Indulge us this fantasy: Beckoned by summer’s end, you escape work early and head for the sandy shores of your favorite Florida beach. It’s fishing time!
As you stand near gentle waves, fishing rod in hand, an authority figure approaches with a buzzkill of a question: Where’s your license, pal?
Yep, there’s really a requirement for a saltwater shoreline fishing license under state law. We were as surprised to hear about it as Gov. Rick Scott during his recent "listening tour" for tax and fee cuts around the state.
"You have to get a license to fish on our beaches. I didn't know that," Scott told health care workers in Tampa on Sept. 18. "We're going to get rid of that."
Good news for amateur anglers: It’s free to state residents (not counting convenience fees for ordering by phone or Internet). So repealing it is a freebie for Scott’s promise to cut $500 million in taxes and fees.
Florida used to have no such requirement, but the Florida Fish and Wildlife Conservation Commission requested it during the 2009 legislative session. Otherwise, a federal registration requirement carrying a $15-$25 fee would have gone into effect in 2011, according to a Q&A about the license.
"I think it’s important for people to realize that fish and wildlife resources belong to everyone," said FWC spokesman Gary Morse. "One of the most important reasons that we have to have the license is for the ability to manage our fisheries. We need to know how much pressure is being put on the fishery for both commercial (purposes) and recreation."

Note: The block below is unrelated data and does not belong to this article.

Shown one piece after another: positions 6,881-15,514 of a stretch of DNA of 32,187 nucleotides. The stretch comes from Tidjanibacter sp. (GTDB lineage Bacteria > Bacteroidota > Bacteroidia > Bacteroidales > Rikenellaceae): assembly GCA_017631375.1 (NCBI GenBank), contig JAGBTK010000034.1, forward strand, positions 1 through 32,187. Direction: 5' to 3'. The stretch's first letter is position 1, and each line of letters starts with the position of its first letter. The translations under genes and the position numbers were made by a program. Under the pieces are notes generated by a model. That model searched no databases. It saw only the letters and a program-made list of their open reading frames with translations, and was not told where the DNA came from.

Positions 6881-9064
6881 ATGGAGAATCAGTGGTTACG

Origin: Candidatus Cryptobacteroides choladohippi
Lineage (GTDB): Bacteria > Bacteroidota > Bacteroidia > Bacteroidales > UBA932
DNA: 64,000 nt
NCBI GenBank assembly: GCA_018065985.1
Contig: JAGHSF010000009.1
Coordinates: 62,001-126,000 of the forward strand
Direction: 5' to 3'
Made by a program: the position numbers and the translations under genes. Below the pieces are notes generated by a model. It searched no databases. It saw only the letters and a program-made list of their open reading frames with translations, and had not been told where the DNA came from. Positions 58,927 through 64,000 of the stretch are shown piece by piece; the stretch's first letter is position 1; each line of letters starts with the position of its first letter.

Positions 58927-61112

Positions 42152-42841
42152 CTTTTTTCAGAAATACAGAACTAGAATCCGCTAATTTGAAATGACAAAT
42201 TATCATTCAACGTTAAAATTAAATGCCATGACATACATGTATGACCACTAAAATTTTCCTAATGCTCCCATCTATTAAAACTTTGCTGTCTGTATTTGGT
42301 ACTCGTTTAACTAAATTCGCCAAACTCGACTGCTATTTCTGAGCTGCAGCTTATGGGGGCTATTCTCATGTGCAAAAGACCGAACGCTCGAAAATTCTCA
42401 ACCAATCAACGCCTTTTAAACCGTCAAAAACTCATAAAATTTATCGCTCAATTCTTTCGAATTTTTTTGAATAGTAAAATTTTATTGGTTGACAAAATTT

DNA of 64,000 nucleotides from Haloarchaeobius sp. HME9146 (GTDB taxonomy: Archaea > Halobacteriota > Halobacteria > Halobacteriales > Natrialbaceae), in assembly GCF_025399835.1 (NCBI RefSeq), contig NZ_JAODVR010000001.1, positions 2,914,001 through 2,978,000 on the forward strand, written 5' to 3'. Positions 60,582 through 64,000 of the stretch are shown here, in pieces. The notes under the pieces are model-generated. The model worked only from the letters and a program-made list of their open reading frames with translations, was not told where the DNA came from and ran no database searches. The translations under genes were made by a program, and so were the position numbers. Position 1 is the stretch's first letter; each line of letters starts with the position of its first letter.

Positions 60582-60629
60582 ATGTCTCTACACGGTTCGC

With more information in hand, officials can make better decisions about fishing rules and regulations, he said.
Popped for fishing on the beach without a license? Officials generally issue a warning -- the first time, Morse said. After that there could be fines.
The shoreline license only covers people fishing from land or a structure attached to land, not someone fishing from a boat or a shore reached by boat. Wading into the water is okay, as long as you can stand on the bottom.
You don’t have to have the free version if you already possess a saltwater fishing license (annual license starts at $17) or if you are under age 16 or a senior resident. There’s an exemption from the shoreline license for people approved for food stamps, temporary cash assistance or Medicaid by the Department of Children and Families.
Actually, there are a lot of regulations and exemptions with all fishing licenses, and you can read more about them from FWC here. (If you want to avoid registration altogether, the state offers two upcoming license-free saltwater fishing days on Oct. 12 and Nov. 30.)
Scott may have said he wants to get rid of the requirement, but his press office said there are no plans to formally propose a repeal.
As for his statement about needing a license to fish on the beach, we found nothing fishy about it. We rate his claim True.